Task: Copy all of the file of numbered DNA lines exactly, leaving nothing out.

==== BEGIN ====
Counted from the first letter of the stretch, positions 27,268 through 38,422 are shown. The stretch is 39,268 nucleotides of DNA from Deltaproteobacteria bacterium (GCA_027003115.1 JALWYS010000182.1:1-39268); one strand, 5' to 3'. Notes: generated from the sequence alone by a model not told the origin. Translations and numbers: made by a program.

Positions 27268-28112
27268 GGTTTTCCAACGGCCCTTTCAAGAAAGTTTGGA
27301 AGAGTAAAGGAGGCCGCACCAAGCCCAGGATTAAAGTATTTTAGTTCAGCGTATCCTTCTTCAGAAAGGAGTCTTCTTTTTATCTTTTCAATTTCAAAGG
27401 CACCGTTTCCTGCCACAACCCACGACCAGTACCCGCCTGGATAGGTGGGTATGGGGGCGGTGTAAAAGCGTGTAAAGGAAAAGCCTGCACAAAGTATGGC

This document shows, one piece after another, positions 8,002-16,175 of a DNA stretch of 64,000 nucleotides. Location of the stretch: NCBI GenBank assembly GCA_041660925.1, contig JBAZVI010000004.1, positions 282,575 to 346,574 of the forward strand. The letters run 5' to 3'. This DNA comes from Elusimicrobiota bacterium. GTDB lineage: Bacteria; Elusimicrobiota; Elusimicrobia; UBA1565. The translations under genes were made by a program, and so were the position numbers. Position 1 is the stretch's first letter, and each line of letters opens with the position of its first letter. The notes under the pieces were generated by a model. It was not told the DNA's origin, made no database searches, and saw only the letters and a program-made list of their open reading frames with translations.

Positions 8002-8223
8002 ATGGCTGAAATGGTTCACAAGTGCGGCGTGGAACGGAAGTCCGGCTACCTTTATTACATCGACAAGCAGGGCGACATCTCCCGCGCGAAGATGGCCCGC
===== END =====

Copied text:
Counted from the first letter of the stretch, positions 27,268 through 38,422 are shown. The stretch is 39,268 nucleotides of DNA from Deltaproteobacteria bacterium (GCA_027003115.1 JALWYS010000182.1:1-39268); one strand, 5' to 3'. Notes: generated from the sequence alone by a model not told the origin. Translations and numbers: made by a program.

Positions 27268-28112
27268 GGTTTTCCAACGGCCCTTTCAAGAAAGTTTGGA
27301 AGAGTAAAGGAGGCCGCACCAAGCCCAGGATTAAAGTATTTTAGTTCAGCGTATCCTTCTTCAGAAAGGAGTCTTCTTTTTATCTTTTCAATTTCAAAGG
27401 CACCGTTTCCTGCCACAACCCACGACCAGTACCCGCCTGGATAGGTGGGTATGGGGGCGGTGTAAAAGCGTGTAAAGGAAAAGCCTGCACAAAGTATGGC

This document shows, one piece after another, positions 8,002-16,175 of a DNA stretch of 64,000 nucleotides. Location of the stretch: NCBI GenBank assembly GCA_041660925.1, contig JBAZVI010000004.1, positions 282,575 to 346,574 of the forward strand. The letters run 5' to 3'. This DNA comes from Elusimicrobiota bacterium. GTDB lineage: Bacteria; Elusimicrobiota; Elusimicrobia; UBA1565. The translations under genes were made by a program, and so were the position numbers. Position 1 is the stretch's first letter, and each line of letters opens with the position of its first letter. The notes under the pieces were generated by a model. It was not told the DNA's origin, made no database searches, and saw only the letters and a program-made list of their open reading frames with translations.

Positions 8002-8223
8002 ATGGCTGAAATGGTTCACAAGTGCGGCGTGGAACGGAAGTCCGGCTACCTTTATTACATCGACAAGCAGGGCGACATCTCCCGCGCGAAGATGGCCCGC